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At Brookhaven, scientists develop new energy technologies through a very distinct process – an “energy pipeline” of sorts. Marketable technologies come out of the far end of the pipeline, but they begin with an idea or discovery typically developed through basic research, the cornerstone of innovation and our best opportunity to develop breakthrough solutions for our ever-growing energy needs.
Once scientists identify a technology or idea through basic research or “use-inspired” research (basic research focused on a desired outcome), they refine it as it moves through the pipeline, exploring potential applications and further developing and eventually deploying the technology. Basic research is the foundation, but keeping all of these aspects engaged is crucial in order to keep the pipeline flowing.
Brookhaven has renewable energy projects moving through each step of the pipeline. All these projects focus on one or more of the key aspects of the energy cycle: production, transmission, storage, and use.
By far, our largest source of untapped power resides in the sun, which produces a steady-state output of more than 386 billion billion megawatts. Scientists estimate that 600 million megawatts of this power — equivalent to the output of more than half-a-million typical coal-burning power plants — could theoretically be captured and used on Earth. Our focus in this area is improving the efficiency and lowering the cost of photovoltaic cells and finding new ways to use the sun to directly produce fuels through artificial photosynthesis. We are also exploring advanced biofuels and fuel-cell catalysts.
Just as important as generating energy is effectively transmitting it to end users. Our aging electrical grid faces significant capacity, reliability, quality, and efficiency challenges that can be met by basic research. Brookhaven scientists are working with new classes of superconductors, materials that carry electrical current with no resistance, to help meet these challenges. One superconducting cable made out of these materials could take the place of 10 conventional copper transmission lines.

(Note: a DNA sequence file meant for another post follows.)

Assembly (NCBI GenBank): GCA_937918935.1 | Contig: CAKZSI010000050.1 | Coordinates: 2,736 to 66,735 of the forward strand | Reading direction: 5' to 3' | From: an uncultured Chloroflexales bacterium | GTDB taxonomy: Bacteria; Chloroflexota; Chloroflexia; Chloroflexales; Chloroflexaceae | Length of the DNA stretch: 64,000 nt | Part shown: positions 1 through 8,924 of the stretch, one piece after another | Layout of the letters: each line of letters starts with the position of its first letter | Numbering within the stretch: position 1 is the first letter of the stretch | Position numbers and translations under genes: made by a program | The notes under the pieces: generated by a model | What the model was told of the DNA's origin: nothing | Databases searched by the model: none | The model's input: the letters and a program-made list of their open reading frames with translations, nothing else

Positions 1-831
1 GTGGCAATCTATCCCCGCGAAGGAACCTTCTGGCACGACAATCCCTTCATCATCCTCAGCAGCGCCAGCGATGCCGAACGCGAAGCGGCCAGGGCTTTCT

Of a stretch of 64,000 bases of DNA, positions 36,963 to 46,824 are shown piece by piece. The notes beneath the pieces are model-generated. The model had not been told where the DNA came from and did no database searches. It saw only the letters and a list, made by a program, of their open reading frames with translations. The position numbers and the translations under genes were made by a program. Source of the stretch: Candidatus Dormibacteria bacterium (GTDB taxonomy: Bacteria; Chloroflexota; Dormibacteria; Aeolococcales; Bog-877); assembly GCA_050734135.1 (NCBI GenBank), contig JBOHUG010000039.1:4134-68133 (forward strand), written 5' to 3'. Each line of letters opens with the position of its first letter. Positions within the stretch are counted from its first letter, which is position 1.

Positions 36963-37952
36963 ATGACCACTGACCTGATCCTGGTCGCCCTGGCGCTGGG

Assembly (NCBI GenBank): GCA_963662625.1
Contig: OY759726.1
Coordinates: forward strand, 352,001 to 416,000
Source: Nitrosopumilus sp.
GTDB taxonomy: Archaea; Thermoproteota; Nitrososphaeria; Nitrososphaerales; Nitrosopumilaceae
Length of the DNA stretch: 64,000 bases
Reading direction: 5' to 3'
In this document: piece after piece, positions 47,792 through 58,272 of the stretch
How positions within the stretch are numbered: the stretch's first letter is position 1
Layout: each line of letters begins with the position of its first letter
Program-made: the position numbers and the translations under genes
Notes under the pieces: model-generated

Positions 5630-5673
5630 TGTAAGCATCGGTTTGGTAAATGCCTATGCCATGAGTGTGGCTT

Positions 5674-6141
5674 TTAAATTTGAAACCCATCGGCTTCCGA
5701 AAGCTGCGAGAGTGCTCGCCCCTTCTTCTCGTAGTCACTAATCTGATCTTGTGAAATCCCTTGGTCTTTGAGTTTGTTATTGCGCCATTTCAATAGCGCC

Challenges in this area are linked to the inherent limitations of today’s batteries, which, despite recent advances in the area of rechargeables, have been around in a basically unchanged form since Thomas Edison discovered the light bulb. Brookhaven researchers are studying new materials that can leapfrog over the limits of today’s batteries. Nanoscience plays a large role here, as batteries (chemical storage) and capacitors (physical storage) based on nanostructured materials may become the new paradigm.
Advances in materials, renewable fuels, storage, and energy delivery will transform everything from transportation to electronic devices to home heating and lighting. Some examples of “end-use” products that may emerge from this research include more powerful, efficient, cost effective and environmentally friendly fuel cells to power cars and homes, and high-efficiency, solid-state lighting to light our way and conserve power.
Brookhaven researcher Yimei Zhu with Brookhaven’s state-of-the-art
scanning transmission electron microscope (STEM).
STEM was partially funded by a $1.8 million grant from the NY State Office of Science, Technology & Academic Research (NYS TAR), part of the State’s effort to partner with Brookhaven, Stony Brook University, and other institutions in establishing the Empire State as a hub of nanotechnology development. STEM’s ability to image material behavior at the atomic scale will significantly advance the Lab’s energy related nanoscience research.
Identifying Basic Energy Research Needs
The Department of Energy’s Office of Science held a series of workshops involving top scientists from universities, industry, and national laboratories to identify the basic research needs for the nation’s energy security.
The “Basic Research Needs Workshop” series of reports identifies grand challenges and priority research directions that could provide breakthroughs in key scientific challenges to meet the energy needs of the 21st century.
The Lab has aligned its energy strategy to take on these challenges.
Click here to download the reports.
Last Modified: November 6, 2009